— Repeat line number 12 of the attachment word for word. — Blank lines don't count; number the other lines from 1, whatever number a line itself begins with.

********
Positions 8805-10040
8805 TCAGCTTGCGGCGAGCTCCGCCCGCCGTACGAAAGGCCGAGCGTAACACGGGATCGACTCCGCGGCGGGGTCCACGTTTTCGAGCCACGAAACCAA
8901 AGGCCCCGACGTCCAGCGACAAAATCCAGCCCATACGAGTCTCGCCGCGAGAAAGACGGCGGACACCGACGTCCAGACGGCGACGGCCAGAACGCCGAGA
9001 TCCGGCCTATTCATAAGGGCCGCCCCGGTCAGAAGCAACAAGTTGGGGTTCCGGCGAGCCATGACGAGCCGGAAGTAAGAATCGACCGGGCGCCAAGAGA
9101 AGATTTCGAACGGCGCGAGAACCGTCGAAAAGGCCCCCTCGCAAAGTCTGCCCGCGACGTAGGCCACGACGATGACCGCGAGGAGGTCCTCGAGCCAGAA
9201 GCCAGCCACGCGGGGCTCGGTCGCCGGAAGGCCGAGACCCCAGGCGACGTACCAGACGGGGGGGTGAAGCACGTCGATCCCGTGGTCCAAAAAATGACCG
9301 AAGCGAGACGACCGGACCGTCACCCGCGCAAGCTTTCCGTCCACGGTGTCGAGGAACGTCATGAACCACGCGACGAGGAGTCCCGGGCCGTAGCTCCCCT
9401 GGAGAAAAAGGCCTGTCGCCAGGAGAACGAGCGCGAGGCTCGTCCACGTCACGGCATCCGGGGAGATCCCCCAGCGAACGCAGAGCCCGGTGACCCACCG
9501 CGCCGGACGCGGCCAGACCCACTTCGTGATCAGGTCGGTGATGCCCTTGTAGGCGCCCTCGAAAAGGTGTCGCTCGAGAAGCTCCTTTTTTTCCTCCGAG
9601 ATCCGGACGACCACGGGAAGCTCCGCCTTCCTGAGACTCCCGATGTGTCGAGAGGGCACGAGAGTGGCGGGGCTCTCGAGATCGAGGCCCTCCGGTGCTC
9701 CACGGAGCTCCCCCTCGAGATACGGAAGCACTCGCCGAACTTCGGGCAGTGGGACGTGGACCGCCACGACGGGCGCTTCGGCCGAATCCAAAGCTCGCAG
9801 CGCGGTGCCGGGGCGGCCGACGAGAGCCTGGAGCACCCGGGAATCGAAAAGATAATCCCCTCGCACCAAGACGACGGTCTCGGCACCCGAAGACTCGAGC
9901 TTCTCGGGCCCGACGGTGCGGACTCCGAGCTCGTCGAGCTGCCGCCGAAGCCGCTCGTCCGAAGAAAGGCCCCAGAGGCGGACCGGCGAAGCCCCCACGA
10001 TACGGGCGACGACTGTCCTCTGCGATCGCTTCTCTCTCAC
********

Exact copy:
9801 CGCGGTGCCGGGGCGGCCGACGAGAGCCTGGAGCACCCGGGAATCGAAAAGATAATCCCCTCGCACCAAGACGACGGTCTCGGCACCCGAAGACTCGAGC